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I Love Typography

I Love Typography

Genuine imitations

by Aegir Hallmundur

Every year The St Bride Foundation holds a lecture in memory of Justin Howes, a great typographer and historian who was instrumental in supporting the St Bride Printing Library. He re-established the firm of HW Caslon, published books, organised exhibitions, delivered lectures and worked with the Type Museum in Stockwell, finally moving to the Plantin-Moretus Museum in Antwerp before his death in 2005, aged 41.

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A short, intensive course in type design

By Dan Rhatigan

This July, the Department of Typography & Graphic Communication at the University of Reading is offering a week-long, condensed version of the MA Typeface Design course it has been offering for the last ten years. It may only last 5 days, but it promises to give a small group of participants a chance to spend all of that time getting some insight and feedback from the core staff at Reading — Gerry Leonidas, Fiona Ross, and Gerard Unger — along with some brief sessions with a few more of us who work with the department.

reading uni type design. photo by dan reynolds

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In space, no one can hear you kern

The Week in Type

I will soon announce ILT’s gargantuan give-away. There are 40 prizes, from vouchers to buy type, and books, to posters and Helvetica Moleskines. As soon as ILT hits 40,000 RSS subscribers, I’ll run the competition. Basically, I’ll do it like this: 20 prizes for the best-submitted type tips; the remaining 20 prizes will be distributed randomly to those who follow me on Twitter. If you haven’t already subscribed, then all it takes is a mere click.

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Moyenage: Blackletter for a Modern Age


By Dan Gayle

If you’ve ever been to the Library of Congress and seen the Gutenberg Bible and the Giant Bible of Mainz, you will understand the sheer joy that one can find from looking at a page of quality-set blackletter.

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Show some restraint

Let’s get right down to business, and start with something really beautiful. Seb Lester, who I’ve mentioned on these pages before, recently released a new poster. The picture below really doesn’t do it justice. The silver print on gorgeous Plike paper is absolutely stunning:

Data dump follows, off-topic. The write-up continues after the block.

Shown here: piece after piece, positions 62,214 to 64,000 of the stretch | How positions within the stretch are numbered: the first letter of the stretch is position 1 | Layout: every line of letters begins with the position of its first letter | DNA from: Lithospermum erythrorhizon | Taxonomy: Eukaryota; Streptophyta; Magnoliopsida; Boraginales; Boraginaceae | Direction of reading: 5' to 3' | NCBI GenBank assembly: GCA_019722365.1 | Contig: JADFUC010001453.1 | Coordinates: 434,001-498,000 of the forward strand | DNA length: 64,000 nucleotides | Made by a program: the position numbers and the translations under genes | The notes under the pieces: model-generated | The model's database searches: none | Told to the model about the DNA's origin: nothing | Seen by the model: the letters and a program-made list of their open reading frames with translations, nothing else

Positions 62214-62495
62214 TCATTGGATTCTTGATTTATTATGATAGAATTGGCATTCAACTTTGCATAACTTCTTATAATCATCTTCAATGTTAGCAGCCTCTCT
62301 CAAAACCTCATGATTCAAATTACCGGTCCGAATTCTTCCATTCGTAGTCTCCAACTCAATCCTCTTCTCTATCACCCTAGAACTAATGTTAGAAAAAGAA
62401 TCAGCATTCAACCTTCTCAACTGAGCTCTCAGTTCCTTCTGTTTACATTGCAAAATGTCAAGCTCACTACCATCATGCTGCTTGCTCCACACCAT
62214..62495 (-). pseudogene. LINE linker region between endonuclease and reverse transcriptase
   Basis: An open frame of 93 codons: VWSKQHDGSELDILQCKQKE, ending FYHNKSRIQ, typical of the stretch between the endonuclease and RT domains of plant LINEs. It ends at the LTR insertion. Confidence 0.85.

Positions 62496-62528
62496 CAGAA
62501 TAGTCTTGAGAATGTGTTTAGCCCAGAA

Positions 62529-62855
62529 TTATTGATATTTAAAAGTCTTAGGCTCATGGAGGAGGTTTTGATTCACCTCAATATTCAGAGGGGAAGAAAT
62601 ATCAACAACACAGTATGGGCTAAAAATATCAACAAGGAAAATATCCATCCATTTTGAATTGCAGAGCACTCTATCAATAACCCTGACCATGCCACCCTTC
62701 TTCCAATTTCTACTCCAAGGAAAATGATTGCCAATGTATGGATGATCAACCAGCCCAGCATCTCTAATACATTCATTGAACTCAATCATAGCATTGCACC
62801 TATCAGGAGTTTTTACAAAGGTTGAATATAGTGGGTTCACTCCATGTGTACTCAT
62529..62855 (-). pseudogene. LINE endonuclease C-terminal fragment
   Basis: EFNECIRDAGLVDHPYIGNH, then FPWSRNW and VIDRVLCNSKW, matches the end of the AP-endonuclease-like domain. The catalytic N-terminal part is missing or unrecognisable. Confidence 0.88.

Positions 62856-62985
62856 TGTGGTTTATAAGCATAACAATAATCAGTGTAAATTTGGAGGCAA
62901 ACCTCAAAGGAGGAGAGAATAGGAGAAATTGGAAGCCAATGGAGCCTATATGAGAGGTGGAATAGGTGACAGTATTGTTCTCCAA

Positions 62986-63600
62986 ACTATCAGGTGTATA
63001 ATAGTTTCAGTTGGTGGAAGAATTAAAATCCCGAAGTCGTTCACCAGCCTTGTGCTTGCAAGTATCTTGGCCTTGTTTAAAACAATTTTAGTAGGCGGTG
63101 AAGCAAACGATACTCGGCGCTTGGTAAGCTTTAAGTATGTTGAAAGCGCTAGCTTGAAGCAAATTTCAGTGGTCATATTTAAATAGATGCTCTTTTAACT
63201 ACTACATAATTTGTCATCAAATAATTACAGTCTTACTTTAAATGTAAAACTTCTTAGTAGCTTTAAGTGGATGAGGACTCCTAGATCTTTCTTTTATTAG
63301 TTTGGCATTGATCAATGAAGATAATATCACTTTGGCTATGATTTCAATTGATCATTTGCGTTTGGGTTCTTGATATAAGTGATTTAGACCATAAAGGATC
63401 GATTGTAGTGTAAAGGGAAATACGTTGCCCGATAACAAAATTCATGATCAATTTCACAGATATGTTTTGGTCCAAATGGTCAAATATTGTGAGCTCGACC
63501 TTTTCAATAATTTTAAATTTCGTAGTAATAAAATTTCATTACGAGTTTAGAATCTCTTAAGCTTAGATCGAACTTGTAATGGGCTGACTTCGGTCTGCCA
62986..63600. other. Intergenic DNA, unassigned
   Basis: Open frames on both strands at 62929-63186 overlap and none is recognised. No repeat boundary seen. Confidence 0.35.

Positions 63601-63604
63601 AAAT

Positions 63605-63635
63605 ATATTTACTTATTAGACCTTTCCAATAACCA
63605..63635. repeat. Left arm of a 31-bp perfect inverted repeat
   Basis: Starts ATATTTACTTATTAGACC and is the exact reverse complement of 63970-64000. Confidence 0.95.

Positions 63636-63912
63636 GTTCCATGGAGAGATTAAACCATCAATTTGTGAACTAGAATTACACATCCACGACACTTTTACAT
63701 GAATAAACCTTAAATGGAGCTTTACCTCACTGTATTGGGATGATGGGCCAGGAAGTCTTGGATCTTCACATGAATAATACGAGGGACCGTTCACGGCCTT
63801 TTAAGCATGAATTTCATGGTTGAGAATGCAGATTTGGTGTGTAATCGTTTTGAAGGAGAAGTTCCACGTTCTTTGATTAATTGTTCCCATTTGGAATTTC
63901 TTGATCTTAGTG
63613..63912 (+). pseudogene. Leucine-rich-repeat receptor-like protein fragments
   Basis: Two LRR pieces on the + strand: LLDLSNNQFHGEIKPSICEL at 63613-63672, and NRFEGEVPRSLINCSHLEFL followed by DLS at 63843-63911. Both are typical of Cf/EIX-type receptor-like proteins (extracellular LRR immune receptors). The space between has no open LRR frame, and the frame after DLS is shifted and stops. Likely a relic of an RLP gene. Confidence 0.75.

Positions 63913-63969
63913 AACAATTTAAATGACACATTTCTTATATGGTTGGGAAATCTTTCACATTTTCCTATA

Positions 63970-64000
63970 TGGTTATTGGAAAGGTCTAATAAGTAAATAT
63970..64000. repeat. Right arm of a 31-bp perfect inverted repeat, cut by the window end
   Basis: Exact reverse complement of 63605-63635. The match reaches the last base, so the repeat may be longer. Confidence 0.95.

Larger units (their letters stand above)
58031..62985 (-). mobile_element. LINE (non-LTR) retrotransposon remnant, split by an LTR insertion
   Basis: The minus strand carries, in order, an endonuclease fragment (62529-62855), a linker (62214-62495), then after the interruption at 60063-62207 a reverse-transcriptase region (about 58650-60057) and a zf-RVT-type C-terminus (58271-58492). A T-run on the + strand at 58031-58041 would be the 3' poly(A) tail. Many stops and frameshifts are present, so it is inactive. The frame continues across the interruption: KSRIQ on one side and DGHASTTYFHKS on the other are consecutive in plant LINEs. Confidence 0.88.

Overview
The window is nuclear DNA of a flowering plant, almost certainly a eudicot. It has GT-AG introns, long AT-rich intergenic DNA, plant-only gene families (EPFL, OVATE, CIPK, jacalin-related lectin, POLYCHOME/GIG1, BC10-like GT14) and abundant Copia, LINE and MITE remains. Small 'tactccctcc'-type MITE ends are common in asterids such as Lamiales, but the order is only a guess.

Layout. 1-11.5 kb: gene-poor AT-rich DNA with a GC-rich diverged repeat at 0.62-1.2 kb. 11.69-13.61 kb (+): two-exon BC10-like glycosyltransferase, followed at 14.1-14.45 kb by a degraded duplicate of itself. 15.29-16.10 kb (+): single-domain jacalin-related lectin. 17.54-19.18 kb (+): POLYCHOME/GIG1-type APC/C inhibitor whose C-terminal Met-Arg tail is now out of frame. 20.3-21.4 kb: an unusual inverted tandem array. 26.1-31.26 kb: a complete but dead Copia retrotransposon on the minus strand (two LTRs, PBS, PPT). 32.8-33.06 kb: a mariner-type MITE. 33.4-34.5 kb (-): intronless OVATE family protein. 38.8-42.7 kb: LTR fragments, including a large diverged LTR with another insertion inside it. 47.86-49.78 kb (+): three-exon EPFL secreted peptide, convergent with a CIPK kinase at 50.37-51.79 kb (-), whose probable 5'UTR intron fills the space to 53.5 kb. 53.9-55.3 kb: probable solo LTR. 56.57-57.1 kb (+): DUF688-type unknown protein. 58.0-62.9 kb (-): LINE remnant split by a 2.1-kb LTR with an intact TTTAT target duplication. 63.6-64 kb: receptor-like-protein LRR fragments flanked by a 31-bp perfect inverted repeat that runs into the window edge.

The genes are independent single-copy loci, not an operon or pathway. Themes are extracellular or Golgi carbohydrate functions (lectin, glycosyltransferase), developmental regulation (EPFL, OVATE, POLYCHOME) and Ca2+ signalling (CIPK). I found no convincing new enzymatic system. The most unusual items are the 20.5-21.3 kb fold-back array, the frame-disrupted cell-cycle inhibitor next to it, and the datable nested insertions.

flames by Seb lester

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The second coming

By Nick Sherman

If you’re a designer and haven’t already heard about Typographica‘s relaunched site and Favorite Typefaces of 2008 list, chances are you’ve been stranded on a desert island, far away from any relevant news sources. And even then, the list has received considerable attention beyond the usual design and typography blogs, getting mention in sources that wouldn’t usually have much to say about type.

Typographica, a star is reborn

With all that coverage already out there, what’s left to say that hasn’t already been mentioned? Stephen Coles has written and spoken about the history of Typographica and the reasons for its redesign; Joshua Lurie-Turell (Typographica’s founder) has bestowed his blessing on the new site; and countless other sources have heralded, congratulated, and approved via blogs and Twitter updates.

An element of Typographica that I think deserves to be noted—and indeed has contributed to the site’s fine reputation—is how it is purely about type for type’s sake… type for the joy of type. Consider the following, from a “font industry” point of view: Both Stephen Coles and Chris Hamamoto (the site’s editor and designer, respectively) are employees of FontShop (a major font distributor). Knowing that, one might assume that the content is biased accordingly, that the opinions expressed are not objective. However, Typographica’s vast archive is evidence to the contrary.

For instance, despite my own employment with MyFonts (another major font distributor), I was  honored with being invited to write the introduction to this year’s Favorite Typefaces list. Also note that Stephen has written fair commentary on numerous other topics in the past, despite a direct relation to his professional circumstances.